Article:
A bit of encouraging news came today from Washington: The Supreme Court understands smartphones.

Today's unanimous decision in Riley v. California is one of the clearer opinions the court's issued this year. And it's unanimous, thank baby Jesus. (That's more common than you might think, this term.) Police in California had searched a cell phone belonging to Ben Riley, without first getting a warrant. On the phone, they found mentions of his gang membership and involvement in other crimes, information later used in his prosecution.

All of the justices agreed that the police should not have searched the phone without a warrant. They also agreed that the search of a cellphone is simply different in quality than a regular search of personal items upon arrest.

The decision also has broader comforting message: It demonstrates that the Court is at least somewhat interested in understanding how Americans actually live. This type of interest has sometimes been lacking on the court's part, and has in the past led them to wacky conclusions. Like, in Drayton, that law enforcement personnel needn't warn bus passengers of their right to refuse a search.

But here we have a different attitude. Roberts' opinion quite accurately describes, with the help of a few Pew Reports and suchlike, the ways in which cell phones are used by real humans. There is intelligent discussion of how remote wiping might work, and how law enforcement might ward against it. There is acknowledgment that law enforcement has, perhaps, insufficient technological know-how to distinguish between data stored on a cloud and data directly stored on the phone.

That does not mean that Roberts' opinion is wholly devoid of Martian-sounding observations about cell phones, but they're firmly in the "cute" rather than "harmful" category. Witness:

Mobile application software on a cell phone, or "apps," offer a range of tools for managing detailed information about all aspects of a person's life. There are apps for Democratic Party news and Republican Party news; apps for alcohol, drug, and gambling addictions; apps for sharing prayer requests; apps for tracking pregnancy symptoms; apps for planning your budget; apps for every conceivable hobby or pastime; apps for improving your romantic life… There are over a million apps available in each of the two major app stores; the phrase "there's an app for that" is now part of the popular lexicon. The average smart phone user has installed 33 apps, which together can form a revealing montage of the user's life.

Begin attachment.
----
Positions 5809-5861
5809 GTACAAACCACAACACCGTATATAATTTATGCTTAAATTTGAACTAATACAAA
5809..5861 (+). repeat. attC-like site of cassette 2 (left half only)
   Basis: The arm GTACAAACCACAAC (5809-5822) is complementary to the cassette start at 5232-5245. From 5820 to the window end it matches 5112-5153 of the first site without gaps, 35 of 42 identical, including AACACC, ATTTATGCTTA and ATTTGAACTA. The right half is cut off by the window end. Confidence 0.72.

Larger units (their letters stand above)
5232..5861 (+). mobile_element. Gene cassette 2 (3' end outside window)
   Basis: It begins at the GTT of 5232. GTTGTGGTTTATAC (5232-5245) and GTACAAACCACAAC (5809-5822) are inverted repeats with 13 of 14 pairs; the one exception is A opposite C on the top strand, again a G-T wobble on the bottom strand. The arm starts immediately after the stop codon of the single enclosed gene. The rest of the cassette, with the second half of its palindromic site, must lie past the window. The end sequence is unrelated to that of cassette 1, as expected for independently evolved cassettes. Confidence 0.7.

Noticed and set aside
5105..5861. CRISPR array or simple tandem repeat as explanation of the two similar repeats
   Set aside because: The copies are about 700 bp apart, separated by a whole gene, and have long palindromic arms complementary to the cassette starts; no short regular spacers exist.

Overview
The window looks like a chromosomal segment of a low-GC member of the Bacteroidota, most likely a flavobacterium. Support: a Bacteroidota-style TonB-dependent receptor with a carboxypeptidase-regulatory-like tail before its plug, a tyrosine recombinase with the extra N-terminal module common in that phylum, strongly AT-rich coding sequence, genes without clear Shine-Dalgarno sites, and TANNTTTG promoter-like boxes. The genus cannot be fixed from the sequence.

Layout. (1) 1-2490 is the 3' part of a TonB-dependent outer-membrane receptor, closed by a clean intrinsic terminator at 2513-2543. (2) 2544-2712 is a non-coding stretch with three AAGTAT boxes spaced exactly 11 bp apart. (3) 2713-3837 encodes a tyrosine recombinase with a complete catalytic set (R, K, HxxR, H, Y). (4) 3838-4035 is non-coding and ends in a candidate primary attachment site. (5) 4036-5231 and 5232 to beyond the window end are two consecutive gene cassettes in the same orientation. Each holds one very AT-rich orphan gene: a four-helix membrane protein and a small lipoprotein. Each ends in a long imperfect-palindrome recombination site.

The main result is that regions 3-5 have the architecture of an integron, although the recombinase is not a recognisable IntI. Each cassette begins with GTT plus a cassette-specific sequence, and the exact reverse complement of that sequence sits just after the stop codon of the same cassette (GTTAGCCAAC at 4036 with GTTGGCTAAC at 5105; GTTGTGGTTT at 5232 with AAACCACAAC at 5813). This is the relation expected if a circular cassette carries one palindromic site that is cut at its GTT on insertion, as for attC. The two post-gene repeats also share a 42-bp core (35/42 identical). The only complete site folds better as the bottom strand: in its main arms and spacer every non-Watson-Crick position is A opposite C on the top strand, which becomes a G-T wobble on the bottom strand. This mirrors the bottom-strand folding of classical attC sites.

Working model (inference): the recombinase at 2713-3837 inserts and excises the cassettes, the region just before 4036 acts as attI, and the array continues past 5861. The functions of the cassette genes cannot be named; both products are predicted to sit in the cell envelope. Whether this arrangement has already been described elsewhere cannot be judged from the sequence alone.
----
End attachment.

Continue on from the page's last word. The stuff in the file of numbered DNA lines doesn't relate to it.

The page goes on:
This is a supremely important decision. It is a sweeping endorsement of privacy in the digital age, as other commentators are rightly pointing out. It puts a necessary screen around the private lives of Americans in an age where digital surveillance is starting to freak us all out. It rightfully distinguishes a cell phone as carrying more and higher-quality kinds of personal, private information than the extensions of police search power the court has endorsed in the past — like to your car (under limited circumstances), or what's in your pockets.

And I can't endorse this statement of Roberts' enough (and I'm as surprised as you are that I love a Roberts decision this much):

The fact that technology now allows an individual to carry such information in his hand does not make the information any less worthy of the protection for which the Founders fought. Our answer to the question of what police must do before searching a cell phone seized incident to an arrest is accordingly simple— get a warrant.

Similarly, it's worrisome that as the CBS legal correspondent Andrew Cohen points out, the Department of Justice has already issued a statement in which it says it intends to search cell phones in ill-defined "exigent circumstances."

One question the Court's empathy for smartphone users' privacy raises: whether or not Roberts, his clerks, or someone else on the court does use an "app to share prayer requests." Or an app for "Republican Party news!" Or, you know, what their browser histories might contain. (Later in the decision Roberts refers to obsessive use of WebMD, for example.)

But please forgive me if I'm also just really curious to know whether Ruth Bader Ginsburg (my favorite) uses Snapchat. And what Instagram filters she likes. And also whether she's really great at texting.

Which probably just goes to show you: people's phones really do need some kind of protection, even from the benevolently interested.

[Image via Getty.]